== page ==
Couples Counseling Helped Me & My Boyfriend Realize We Needed To Break Up

Our relationship was a disaster but we had the opportunity to work with a couples counselor and we took it. Therapy forced us to confront some difficult issues but ultimately it was helpful for making a decision about whether or not to stay together.

  1. Resources were available to me, which I realize is a privilege. Some people don’t even have access to a personal therapist, nevermind a couple’s counselor. I just happened to be at a college where mental health care was included in my tuition. As a result, I was able to have a personal therapist as well as one for my relationship. I took advantage of this while I could! Though, again, I realize this is not even possible for some people.
  2. We were really on the rocks. We started counseling because we were in serious trouble. We were fighting like crazy and cheating was even involved. We cared about each other a lot, though, and wanted to try to salvage the relationship. Spoiler alert: we were too far gone to be fixed. The problems that we were having were indicative of a much bigger problem: the fact that we shouldn’t be in a relationship with each other.
  3. We’d only been dating a few months. I know it’s pretty crazy that we went to therapy after only a few months of dating. Like I said, both of us wanted to make it work so we gave it a shot. The truth of the matter was that problems this serious shouldn’t be popping up so soon (or at all). Nonetheless, the therapist indulged us and never made fun of us for how short of a time we were together. It was validating.
  4. It was cool that he was open to it. I feel like many men are afraid of therapy because they feel they don’t need it or it makes them less of a man to talk about their feelings. This is all toxic masculinity bullcrap. I’m glad that my partner was able to acknowledge that we both could benefit from counseling. He didn’t let societal garbage get in the way of getting help.
  5. I was already in therapy but I needed him there for some things. As I mentioned, I was already seeing a therapist. That one wouldn’t do the group counseling as she’d be biased. I had to get another therapist to work with my boyfriend. My personal therapy was definitely super helpful in processing many things but I feel like my boyfriend and I needed to be in a room together to hash things out and have a nonbiased party give feedback.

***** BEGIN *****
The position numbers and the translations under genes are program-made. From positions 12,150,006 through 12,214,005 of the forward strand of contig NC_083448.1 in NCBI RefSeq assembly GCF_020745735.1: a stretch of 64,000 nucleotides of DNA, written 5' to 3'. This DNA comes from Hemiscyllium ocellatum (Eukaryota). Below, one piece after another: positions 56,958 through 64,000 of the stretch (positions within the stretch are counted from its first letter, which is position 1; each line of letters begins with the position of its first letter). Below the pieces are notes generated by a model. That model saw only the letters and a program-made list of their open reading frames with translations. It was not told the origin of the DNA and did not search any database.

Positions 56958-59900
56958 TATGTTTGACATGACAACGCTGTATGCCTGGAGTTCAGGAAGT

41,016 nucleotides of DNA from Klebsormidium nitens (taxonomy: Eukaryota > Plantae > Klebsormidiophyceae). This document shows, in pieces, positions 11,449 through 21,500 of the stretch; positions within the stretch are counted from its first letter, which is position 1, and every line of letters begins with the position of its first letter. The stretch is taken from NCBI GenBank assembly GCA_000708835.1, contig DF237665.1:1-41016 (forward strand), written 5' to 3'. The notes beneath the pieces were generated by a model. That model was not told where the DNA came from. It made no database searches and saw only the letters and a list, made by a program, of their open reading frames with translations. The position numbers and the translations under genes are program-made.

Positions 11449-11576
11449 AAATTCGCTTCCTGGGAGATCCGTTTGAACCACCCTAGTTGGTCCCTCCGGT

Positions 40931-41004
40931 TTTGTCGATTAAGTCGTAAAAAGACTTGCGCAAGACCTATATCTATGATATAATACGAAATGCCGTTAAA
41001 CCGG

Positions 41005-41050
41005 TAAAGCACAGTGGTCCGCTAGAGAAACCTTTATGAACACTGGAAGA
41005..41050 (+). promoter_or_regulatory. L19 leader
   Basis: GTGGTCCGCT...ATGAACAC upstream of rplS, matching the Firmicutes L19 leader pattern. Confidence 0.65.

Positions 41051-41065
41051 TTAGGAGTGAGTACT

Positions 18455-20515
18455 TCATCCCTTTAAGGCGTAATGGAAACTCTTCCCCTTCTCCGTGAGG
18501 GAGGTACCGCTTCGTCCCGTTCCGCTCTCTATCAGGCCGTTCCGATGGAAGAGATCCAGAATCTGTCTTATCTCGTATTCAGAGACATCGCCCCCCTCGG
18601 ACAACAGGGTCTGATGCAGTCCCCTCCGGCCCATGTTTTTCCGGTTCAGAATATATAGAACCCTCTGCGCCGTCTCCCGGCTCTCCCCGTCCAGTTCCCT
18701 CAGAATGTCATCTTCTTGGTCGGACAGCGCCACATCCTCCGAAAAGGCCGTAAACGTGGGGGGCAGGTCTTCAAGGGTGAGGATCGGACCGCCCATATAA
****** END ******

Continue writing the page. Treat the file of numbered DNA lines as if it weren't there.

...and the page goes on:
6. My friends didn’t support the decision. My roommate told me that I was absolutely insane for going to couples counseling with someone I hardly knew. She was in a multi-year long relationship, so she laughed at my couple month long relationship problems. My friends also thought that it was a tad bit crazy to go to therapy with someone I’ve only known for so long. I guess they had a point!
  7. It made us realize how intense our relationship wasWhen we started the first session essentially barking at one another and crossing our arms, we realized how heated things had gotten. We saw that maybe our friends might be right about us being too far gone. We started to come to terms with the fact that our relationship had become wildly intense, and not in a good way.
  8. Ultimately, it helped us break up. Seeing a counselor was like having a mirror shined back on us. We were able to process things with someone who had no stake in the matter. She was able to tell it to us like it was and we could really get stuff off of our chests. We only had a handful of sessions, but ultimately we ended up breaking up. In true form, it was a heated breakup.
  9. There’s no shame in therapySure, men have an extra amount of stigma, but even some women struggle with the idea of getting this kind of help. However, there’s nothing to be ashamed about, even if you’re silly like me and go to therapy with a dufus you hardly know. Even then it’s OK.
  10. I definitely would recommend it. Maybe not for the short-term relationships, but who knows? It might be helpful as it was for me. I definitely recommend couples counseling for people in longer-term relationships with more at stake. It can be a wonderful platform to work through the kinks. It may save a relationship or it may break it but ultimately, it helps.
Ginelle has been writing professionally for more than six years and has a bachelor’s degree in digital marketing & design. Her writing has appeared on Birdie, Thought Catalog, Tiny Buddha and more. You can follow her on Instagram @ginelletesta, via her Facebook page, or through her website at